(Printouts are at the bottom of the post)

ALTs are frequently charged with presenting cultural games in addition to their English grammar repertoire. To my surprise, there aren’t many culture games available on Englipedia!

Maru-Batsu, or true-false games, are a great way to surprise and amaze your students. All you need in order to play are some true/false cards they can hold up (though in a pinch, just having them form their arms into a circle or an X will do).

This is one of the best games I played with my students in three years (I played it each year!).  I call it simply: The Ainu Game.  In essence, it’s a True/False game played in teams of 5 or so students.  (I just tell my kids to get into “lunch groups’ and they seem to know what to do!)  Each team needs to have a TRUE card and a FALSE card — I taped colorful construction paper with TRUE and FALSE on them to chopsticks, so the teams can hold up actual signs when they guess the answer.

You will say a sentence in English about the Ainu, for example: “The Ainu have 20 letters in their alphabet.” The students will have a few seconds to deliberate intheir groups before you count down: “5, 4, 3, 2, 1!” — each time they will raise one of their cards: True or False.  You then share the answer, in this case, FALSE!  The teams who guessed right get a point.  You can then explain that the Ainu do NOT have an alphabet at all.  Next, you repeat with other sentences and explain away!  You can find more facts online if you’d like, but I was never able to get through all of the ones attached here.  While the English may be a little intimidating, I was able to successfully act out each one so that my students could understand them better.  On a few of the questions, you can offer bonus points if you’d like.  I only offered one question for bonus points and I marked it below.  You could change the sentences around though, if you’d like, and make more bonus points available!

I also handed out various photos I printed online at the end of the class so the students could see the tattoos and houses.  It was a big hit!

This game was awesome because: A.) It let the students be exposed to lots of English they didn’t know — but, could understand via acting on your part.  For some of the words, I let them use their dictionaries — for others, they had to just watch and listen. But, I mainly wanted to stress that if they tried and paid attention, they could get the general idea of what I was saying.  B.) They have to think about the answers — this puts everyone one on an even playing field in their groups — rather than previous games I have played where the student who understood the most English answered all the questions.  c.) It’s just fun to play games that are informative and interesting!  I learned so much about the Ainu that it became my priority on a trip to Hokkaido to go to an Ainu village.  And, indeed, we saw a mukurri concert, saw tons of bears in cages, and ate dried salmon!  It was so amazing.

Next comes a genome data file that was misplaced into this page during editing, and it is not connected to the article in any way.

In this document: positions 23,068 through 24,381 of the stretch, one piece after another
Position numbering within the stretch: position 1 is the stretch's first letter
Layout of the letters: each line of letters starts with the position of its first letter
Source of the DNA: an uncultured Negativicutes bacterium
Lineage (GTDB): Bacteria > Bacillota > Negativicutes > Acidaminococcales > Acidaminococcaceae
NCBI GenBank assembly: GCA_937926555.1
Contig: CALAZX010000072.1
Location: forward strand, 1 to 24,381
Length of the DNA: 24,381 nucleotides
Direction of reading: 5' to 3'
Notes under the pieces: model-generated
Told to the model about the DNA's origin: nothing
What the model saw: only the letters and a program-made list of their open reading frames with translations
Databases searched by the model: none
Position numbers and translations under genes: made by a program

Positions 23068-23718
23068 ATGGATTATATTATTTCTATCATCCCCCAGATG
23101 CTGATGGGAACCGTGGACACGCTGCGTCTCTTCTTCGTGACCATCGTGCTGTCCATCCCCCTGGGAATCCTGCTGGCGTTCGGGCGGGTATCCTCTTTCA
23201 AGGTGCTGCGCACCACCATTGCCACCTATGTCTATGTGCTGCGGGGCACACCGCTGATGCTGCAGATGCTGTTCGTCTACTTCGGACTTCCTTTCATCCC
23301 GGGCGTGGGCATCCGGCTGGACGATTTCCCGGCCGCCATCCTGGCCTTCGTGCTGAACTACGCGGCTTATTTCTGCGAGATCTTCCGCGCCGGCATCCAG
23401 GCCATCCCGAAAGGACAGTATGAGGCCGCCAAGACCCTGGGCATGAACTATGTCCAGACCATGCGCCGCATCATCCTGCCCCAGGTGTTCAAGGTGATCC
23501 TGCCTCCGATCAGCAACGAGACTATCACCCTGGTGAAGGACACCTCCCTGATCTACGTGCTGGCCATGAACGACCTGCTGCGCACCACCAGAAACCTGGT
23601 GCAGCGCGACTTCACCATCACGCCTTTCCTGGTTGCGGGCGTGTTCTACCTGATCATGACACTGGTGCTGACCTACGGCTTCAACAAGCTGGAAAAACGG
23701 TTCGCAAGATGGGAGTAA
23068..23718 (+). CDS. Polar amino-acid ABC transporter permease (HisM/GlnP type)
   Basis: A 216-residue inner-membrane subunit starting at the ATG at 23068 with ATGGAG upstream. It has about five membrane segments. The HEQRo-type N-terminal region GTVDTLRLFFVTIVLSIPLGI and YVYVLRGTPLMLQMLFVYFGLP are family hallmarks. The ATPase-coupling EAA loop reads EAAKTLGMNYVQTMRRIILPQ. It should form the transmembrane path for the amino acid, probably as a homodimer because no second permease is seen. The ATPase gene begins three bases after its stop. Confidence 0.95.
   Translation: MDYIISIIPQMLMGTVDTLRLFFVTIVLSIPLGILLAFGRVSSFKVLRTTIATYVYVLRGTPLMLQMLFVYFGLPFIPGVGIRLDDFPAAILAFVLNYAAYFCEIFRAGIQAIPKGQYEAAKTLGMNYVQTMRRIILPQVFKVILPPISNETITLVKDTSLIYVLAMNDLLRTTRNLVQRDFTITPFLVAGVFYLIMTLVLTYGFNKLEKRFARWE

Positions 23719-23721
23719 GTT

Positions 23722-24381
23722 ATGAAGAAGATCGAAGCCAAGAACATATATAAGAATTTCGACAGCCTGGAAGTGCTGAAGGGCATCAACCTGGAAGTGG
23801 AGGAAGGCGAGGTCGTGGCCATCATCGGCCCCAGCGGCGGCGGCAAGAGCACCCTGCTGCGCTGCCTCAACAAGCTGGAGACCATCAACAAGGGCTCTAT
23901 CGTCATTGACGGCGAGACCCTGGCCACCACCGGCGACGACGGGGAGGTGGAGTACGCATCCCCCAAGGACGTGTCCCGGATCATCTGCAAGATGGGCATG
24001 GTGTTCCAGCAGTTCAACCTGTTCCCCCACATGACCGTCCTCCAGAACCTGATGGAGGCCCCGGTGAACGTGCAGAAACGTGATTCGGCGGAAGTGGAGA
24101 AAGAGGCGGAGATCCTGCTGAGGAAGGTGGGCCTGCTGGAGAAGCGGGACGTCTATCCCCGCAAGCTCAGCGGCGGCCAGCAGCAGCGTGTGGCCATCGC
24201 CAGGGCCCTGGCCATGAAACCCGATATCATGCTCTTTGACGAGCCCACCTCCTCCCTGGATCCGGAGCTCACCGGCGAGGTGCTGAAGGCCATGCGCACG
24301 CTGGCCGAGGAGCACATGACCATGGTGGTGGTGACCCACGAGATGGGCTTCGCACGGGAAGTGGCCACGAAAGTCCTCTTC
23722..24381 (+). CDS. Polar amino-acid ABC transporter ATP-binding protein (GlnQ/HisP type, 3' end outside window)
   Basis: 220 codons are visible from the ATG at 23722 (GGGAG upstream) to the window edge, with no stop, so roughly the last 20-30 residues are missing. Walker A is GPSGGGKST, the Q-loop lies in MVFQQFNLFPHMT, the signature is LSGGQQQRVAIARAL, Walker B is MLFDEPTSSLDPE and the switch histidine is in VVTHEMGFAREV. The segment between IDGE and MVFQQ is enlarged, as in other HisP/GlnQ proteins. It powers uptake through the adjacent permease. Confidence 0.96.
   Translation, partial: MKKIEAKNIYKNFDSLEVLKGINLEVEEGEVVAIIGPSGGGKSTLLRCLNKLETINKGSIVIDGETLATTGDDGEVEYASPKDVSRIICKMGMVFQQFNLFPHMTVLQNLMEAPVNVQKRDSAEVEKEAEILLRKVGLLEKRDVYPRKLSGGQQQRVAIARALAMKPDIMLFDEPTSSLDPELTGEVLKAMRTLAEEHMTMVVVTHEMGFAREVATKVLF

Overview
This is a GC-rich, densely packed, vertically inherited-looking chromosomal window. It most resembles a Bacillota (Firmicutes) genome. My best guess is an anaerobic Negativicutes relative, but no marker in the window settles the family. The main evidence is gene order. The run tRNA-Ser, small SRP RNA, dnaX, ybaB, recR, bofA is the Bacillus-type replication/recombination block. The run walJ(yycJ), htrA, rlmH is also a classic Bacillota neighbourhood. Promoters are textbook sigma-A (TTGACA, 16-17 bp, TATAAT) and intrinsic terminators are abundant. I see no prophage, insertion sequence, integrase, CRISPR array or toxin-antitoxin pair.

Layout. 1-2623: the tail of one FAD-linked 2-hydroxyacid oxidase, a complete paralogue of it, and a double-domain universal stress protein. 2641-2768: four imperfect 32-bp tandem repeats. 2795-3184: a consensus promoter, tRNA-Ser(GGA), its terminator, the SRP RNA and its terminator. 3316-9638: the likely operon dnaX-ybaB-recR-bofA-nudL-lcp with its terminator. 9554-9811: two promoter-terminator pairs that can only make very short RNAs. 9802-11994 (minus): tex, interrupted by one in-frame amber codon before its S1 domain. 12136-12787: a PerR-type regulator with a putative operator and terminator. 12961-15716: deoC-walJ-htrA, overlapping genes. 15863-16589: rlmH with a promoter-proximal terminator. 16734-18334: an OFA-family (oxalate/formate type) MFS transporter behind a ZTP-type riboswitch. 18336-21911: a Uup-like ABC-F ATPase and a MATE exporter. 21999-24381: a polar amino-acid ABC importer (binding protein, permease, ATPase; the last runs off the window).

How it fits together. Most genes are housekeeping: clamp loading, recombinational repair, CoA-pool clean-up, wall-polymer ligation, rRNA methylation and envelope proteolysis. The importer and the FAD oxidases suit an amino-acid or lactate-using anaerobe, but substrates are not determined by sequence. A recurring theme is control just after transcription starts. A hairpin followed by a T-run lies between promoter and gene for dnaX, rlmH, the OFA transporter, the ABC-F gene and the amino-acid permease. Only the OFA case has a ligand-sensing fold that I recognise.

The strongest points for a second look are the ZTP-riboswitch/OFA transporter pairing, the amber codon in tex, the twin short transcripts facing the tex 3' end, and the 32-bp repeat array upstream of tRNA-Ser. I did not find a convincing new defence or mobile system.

Here is the list of all my questions and answers.  I will also include a worksheet that I gave out so we could see how much the students were paying attention — for two teachers this was graded, and for another it was corrected in class for activity points.

Ainu Game Quiz Download (DOC)

Ainu Game Worksheet Download (DOC)

One thought on “<B>English Sensei Spirit:</B> Ainu Game”
  1. Hi, came across your blog post.
    Glad to see that you are taking the opportunity to use your English lessons to help Japanese students learn about an aspect of Japanese society that unfortunately they learn very little about in their regular curriculum…

    Just one suggestion I guess would be to make sure to emphasize that many of the aspects of Ainu culture are traditional aspects of Ainu culture and may no longer be practiced (ie as you pointed out about tree-bark clothing, traditionally Ainu got tattoo but no longer do, although they do not have their own alphabet they now use Katakana or the English alphabet to write the Ainu language, etc.). It may also be interesting to incorporate information about how present-day Ainu live in Japanese society, perhaps introducing some Ainu political figures or artists. Often I find Japanese people’s image of Ainu is “trapped in the past” so to speak.

    Again, good job and best of luck!

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